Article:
Mater Dei last played in this game two years ago, led St. John Bosco 28-5 and lost 39-34. There was no chance for payback in 2020, with COVID-19. The two did play during the five-game spring schedule and the Monarchs won that. Still, their hands were itchy for trophies.

“I don’t even know how to explain how it feels,” Sidney said. “This is all we were thinking about, after 2019, my sophomore year. We did our thing during the five games, but we all felt like we needed to come back and get this.”

If the goal was to make this game as one-sided as the stadium they played it in, they did that, too.

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Fryer: Mater Dei victory puts smile on Rollinson’s face after upsetting week

LONG BEACH >> It was a question that had to be asked.

It was a question Bruce Rollinson expected.

Did he consider not coaching Mater Dei’s football team in the CIF Southern Section Division 1 championship game Friday?

“I can’t talk about any of that,” Rollinson replied to the pregame question.

The Southern California News Group this week published a story about an alleged hazing incident in the football locker room at Mater Dei that, according to a medical report, left a player with a brain injury. SCNG viewed two videos of the altercation, which were included in the SCNG report.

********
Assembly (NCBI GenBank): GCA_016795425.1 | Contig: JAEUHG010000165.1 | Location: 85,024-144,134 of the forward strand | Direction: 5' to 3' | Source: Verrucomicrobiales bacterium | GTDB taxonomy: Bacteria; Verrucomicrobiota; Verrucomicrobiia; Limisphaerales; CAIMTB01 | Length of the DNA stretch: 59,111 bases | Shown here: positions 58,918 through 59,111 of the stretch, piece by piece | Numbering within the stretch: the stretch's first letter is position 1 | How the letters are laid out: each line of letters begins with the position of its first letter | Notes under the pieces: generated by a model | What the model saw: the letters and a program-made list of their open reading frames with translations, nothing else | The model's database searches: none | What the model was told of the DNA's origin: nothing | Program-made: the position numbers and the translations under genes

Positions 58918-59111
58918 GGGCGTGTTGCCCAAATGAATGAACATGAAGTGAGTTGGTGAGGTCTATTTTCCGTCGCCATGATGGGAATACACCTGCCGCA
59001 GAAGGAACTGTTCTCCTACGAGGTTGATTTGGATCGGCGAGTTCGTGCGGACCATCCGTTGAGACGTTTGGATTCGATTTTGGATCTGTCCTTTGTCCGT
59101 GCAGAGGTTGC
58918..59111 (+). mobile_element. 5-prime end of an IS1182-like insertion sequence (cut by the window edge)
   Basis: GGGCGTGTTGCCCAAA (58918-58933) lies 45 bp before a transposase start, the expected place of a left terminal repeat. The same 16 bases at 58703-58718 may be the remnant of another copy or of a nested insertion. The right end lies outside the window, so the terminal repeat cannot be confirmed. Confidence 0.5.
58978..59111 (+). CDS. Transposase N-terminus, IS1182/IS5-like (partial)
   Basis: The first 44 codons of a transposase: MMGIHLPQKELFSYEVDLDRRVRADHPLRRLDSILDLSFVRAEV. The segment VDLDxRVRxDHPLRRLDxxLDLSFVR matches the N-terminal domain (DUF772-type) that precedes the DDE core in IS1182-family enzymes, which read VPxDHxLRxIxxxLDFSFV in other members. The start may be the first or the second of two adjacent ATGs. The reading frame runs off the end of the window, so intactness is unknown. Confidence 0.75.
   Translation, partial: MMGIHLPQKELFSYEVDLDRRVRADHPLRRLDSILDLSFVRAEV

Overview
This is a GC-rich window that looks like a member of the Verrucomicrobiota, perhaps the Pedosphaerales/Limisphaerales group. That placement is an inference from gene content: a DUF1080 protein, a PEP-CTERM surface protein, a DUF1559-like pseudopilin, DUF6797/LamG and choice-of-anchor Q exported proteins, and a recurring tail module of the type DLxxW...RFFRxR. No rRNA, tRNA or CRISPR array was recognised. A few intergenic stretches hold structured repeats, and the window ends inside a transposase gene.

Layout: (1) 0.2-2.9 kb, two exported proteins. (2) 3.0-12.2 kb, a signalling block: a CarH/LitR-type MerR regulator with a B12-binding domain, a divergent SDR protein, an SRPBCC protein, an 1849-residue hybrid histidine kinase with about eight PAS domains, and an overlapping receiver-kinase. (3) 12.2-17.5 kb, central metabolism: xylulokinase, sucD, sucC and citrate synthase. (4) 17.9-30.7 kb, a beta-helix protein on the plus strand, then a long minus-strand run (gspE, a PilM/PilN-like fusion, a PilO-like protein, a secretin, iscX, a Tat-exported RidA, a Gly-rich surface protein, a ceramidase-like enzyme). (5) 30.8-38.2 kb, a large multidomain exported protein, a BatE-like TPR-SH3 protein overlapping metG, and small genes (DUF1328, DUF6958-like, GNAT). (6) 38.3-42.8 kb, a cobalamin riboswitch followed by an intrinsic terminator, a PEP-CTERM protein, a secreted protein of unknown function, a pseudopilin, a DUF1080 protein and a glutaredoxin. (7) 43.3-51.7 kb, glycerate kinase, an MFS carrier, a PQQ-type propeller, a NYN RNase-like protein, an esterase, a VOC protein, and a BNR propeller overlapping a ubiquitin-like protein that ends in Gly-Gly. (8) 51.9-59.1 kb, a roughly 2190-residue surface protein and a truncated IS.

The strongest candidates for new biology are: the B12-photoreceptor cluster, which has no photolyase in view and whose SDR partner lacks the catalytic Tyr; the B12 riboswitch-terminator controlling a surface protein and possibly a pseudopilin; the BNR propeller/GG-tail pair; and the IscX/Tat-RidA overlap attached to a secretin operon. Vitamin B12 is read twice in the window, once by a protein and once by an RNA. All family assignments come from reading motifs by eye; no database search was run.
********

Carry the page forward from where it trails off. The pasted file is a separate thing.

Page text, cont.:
Mater Dei said it is collaborating with the Diocese of Orange to look into the allegations. Rollinson remained committed to coaching the team.

He was asked after the game, which Mater Dei won 27-7, about the days leading up to the game and what his emotions were after Friday’s victory.

Rollinson paused, looked up, smiled and said, “I just won a CIF championship. It doesn’t get any better than that.”

NO ROOM TO RUN FOR SERVITE

Servite quarterback Noah Fifita last week rushed for 136 yards and three touchdowns in the Friars’ 40-21 win over St. John Bosco.

Friars running back Houston Thomas rushed for 128 yards and a touchdown.

Mater Dei beat Servite 27-7 the Division 1 championship game at Veterans Stadium thanks mostly to a defense that held Servite to 47 yards rushing on 27 attempts.

Fifita had minus-19 yards on 11 carries. Thomas was limited to 1 yard on three carries.

Mater Dei senior linebacker David Bailey said adding sophomore linebacker Tanner Williams to the mix and moving Williams around from one side of the defensive line to the other created plenty of pressure on the edge. Williams had seven tackles including two sacks.

“He was a great addition to our defense,” said Bailey who had five tackles including a sack. “We felt that our D-line was better than their O-line so we just came in locked in.”